Rosemary’s Babies Co. is a non-profit organization founded in 2013 in Cincinnati, Ohio, by Rosemary Oglesby-Henry with the specific purpose of helping teen parents navigate the treacherous and often frightening world of teen parenthood. Armed with the mantra of being able to help change the life trajectory of young parents and their babies, Oglesby-Henry has, in essence, created a model of how we can all learn to help the most vulnerable group of parents in our communities. I recently was able to interview this inspirational woman about her organization, and our resultant conversation is below.
JMA: What was your inspiration to start Rosemary’s Babies Co. (RBC), and how did you come up with the name?
ROH: I was barely 17 when my daughter Jaliah was born. My mother, brother, grandmother, and sister were all teen parents. Becoming a teen mom was so humiliating back then because of the stigma and the pressures that came with having a baby at such a young age. I considered my options, which included having an abortion and putting my baby up for adoption. For various reasons decided against them and chose to have and keep my baby.
The name of my organization derives from me being bullied in the 1990s with insults that were inspired by the 1968 movie Rosemary’s Baby. After continually hearing things like “The girl with the devil bastard baby.” or “There she is – Rosemary and her baby.”, I thought it appropriate to take memories like these that were always so painful to me and transform them into something beautiful.
I remember watching the movie after I got older and being able to identify with Rosemary, the main character. Here she was a mother carrying and delivering a child that was both a blessing and a curse to her who she ends up loving despite the physical and mental anguish she feels about it. When she lays her eyes on her baby, Mia Farrow’s character forgets about all the pain and everything else she is feeling and just loves her baby. In a very real and emotional sense, I felt like this was both of our stories – the character Rosemary from the movie and mine.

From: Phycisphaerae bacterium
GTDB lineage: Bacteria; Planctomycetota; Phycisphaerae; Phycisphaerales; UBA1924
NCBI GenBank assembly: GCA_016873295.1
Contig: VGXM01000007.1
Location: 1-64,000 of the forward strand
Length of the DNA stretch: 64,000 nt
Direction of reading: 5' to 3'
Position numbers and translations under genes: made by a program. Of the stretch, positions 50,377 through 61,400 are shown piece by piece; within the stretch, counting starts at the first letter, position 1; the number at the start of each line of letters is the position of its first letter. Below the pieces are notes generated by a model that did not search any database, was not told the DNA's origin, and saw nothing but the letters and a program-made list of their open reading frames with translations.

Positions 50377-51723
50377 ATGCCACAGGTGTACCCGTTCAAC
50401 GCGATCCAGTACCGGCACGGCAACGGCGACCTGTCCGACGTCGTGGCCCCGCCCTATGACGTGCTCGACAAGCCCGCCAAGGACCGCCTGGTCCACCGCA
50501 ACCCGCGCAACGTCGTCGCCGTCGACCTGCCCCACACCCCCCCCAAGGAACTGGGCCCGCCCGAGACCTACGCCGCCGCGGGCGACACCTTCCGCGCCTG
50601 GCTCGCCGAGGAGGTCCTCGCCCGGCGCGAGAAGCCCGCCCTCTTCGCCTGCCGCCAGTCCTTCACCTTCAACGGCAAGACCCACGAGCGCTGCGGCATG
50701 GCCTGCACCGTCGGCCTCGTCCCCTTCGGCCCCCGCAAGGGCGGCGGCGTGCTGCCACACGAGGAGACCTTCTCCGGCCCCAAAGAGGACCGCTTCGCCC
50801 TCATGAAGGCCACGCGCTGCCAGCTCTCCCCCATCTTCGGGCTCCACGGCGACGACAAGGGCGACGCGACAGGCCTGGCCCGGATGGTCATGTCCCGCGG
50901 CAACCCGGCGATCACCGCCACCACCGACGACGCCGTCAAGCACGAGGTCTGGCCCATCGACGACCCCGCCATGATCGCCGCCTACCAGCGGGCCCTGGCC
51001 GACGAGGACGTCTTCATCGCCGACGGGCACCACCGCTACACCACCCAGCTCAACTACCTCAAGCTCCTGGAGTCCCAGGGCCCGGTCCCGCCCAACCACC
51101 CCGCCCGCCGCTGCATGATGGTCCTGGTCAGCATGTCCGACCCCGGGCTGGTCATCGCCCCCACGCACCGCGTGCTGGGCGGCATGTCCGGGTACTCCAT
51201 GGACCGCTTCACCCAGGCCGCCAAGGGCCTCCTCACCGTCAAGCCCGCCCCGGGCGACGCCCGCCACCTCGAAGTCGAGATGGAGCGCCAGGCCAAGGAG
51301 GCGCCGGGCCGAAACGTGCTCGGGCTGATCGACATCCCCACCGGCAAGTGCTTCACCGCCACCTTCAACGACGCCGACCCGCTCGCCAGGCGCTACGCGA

JMA: What do you consider to be the primary mission of RBC?
ROH: Our mission is to help teen parents master the concept of self-leadership to hopefully leave legacies of being successful parents and successful human beings. We hope to teach teen parents to change the outcomes, if not for themselves, then for their babies. Every parent, including the teen parent, wants their child to be and do better than themselves. We want to teach teens to be resilient, to be great problem-solvers, and to plan their lives as though every step they take matters -because it does. By doing all these things, we believe we can help eradicate generational teen pregnancy and poverty.
JMA: What is it about your organization that you feel makes it so unique and innovative?
ROH: The programming for RBC was conceptualized in 2013 when I combined my knowledge from my experiences as a teen mother with the knowledge I acquired earning my master’s degree in Organizational Leadership at Mount St. Joseph University here in Cincinnati.
I feel that as a non -profit organization RBC is unique because our work addresses the following:
1) we focus entirely on the needs of the teen parent,
2) involves the parents of the teen parents in addressing the problems that teen parents face,
3) provides in-person and online support to meet teens where they are,
4) teaches teen parents life skills and that they as parents are the baby’s first teacher,
5) introduces families to STEM education and the arts at the earliest stages of development to give their babies a great jumpstart in these areas
6) speaks to teen parents from a position of experience because the majority of our team and board of directors were teen parents themselves.